Now more than ever: Aldous Huxley's enduring "masterpiece ... one of the most prophetic dystopian works of the 20th century" (Wall Street Journal) must be read and understood by anyone concerned with preserving the human spirit in the face of our "brave new world"
Aldous Huxley's profoundly important classic of world literature, Brave New World is a searching vision of an unequal, technologically-advanced future where humans are genetically bred, socially indoctrinated, and pharmaceutically anesthetized to passively uphold an authoritarian ruling order--all at the cost of our freedom, full humanity, and perhaps also our souls. “A genius [who] who spent his life decrying the onward march of the Machine” (The New Yorker), Huxley was a man of incomparable talents: equally an artist, a spiritual seeker, and one of history’s keenest observers of human nature and civilization. Brave New World, his masterpiece, has enthralled and terrified millions of readers, and retains its urgent relevance to this day as both a warning to be heeded as we head into tomorrow and as thought-provoking, satisfying work of literature. Written in the shadow of the rise of fascism during the 1930s, Brave New World likewise speaks to a 21st-century world dominated by mass-entertainment, technology, medicine and pharmaceuticals, the arts of persuasion, and the hidden influence of elites.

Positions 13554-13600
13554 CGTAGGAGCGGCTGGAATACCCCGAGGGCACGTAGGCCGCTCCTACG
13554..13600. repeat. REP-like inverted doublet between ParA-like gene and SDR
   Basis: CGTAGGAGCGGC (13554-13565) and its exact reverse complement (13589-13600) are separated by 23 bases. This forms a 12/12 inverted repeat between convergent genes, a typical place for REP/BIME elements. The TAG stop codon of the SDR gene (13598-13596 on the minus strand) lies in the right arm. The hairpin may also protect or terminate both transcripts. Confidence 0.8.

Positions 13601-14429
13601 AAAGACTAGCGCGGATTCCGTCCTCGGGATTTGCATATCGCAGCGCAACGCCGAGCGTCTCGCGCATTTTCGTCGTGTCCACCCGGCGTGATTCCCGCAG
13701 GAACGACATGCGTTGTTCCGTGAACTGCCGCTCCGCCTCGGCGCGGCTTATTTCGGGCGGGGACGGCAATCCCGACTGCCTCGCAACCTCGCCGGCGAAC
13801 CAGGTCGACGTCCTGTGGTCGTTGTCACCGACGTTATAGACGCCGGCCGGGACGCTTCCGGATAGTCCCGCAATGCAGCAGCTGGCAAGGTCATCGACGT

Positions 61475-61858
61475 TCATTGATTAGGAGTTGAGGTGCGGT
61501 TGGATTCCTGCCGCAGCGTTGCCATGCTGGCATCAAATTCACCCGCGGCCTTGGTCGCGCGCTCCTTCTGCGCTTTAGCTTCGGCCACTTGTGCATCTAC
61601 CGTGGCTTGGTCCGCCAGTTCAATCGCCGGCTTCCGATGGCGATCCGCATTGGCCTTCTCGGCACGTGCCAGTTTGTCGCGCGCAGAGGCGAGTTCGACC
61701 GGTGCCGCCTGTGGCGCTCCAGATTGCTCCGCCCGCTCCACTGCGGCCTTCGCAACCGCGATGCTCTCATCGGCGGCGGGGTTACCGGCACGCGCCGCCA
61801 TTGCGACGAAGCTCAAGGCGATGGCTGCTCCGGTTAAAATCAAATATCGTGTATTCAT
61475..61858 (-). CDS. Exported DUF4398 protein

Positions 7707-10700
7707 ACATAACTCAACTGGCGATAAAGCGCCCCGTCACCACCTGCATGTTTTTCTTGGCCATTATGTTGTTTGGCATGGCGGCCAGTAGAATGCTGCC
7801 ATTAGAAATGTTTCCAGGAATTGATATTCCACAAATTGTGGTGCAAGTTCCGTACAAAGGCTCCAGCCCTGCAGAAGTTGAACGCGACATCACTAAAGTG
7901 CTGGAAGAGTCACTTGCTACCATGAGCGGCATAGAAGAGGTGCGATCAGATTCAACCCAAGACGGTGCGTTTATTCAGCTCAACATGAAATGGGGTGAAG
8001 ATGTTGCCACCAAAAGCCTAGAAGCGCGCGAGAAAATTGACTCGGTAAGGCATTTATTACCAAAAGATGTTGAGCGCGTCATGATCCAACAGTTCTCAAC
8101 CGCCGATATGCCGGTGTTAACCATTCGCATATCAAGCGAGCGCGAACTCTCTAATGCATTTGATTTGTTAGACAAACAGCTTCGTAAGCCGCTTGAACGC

"Aldous Huxley is the greatest 20th century writer in English." —Chicago Tribune
APPLE BOOKS REVIEW
What if we were always comfortable, never alone, and untouched by the aging process? That’s the futuristic premise of Aldous Huxley’s brilliant 1932 novel, which imagines an assembly-line civilization of flying taxis and test-tube babies where family is a vulgarity, promiscuity is a virtue, and self-medication is a form of exercise. Brave New World is a wry parable about love and social order that gracefully balances insight and amusement. It’s a very much still-relevant cautionary tale about our cultural addiction to frivolousness and distraction, a modern classic that’s even better than we remembered.
Customer ReviewsSee All
Though I only have to read this for an Advanced Placement class it has turned out to be very "interesting" to say the least
Classic Science Fiction
This work is as powerfully relevant today as it was when written. You'll never think about society the same way after reading this. A mind changing novel.
A phenomenal work of science fiction. The interesting aspect of this book is that it’s very dystopian but at the same time it’s hard to argue against such a social agenda as presented in the book. In a future world where everyone is conditioned by the overarching government of its time. Huxley presents a world that you can’t(or at least I couldn’t) put my finger on what exactly is wrong with this type of society, yet I know that this is not a society I would want to live in, but is that because I’ve been conditioned from day one to enjoy the social order that I’m currently in? In my opinion that’s what I believe this book is truly trying to articulate. That our lives are constantly conditioned from day one to the present today.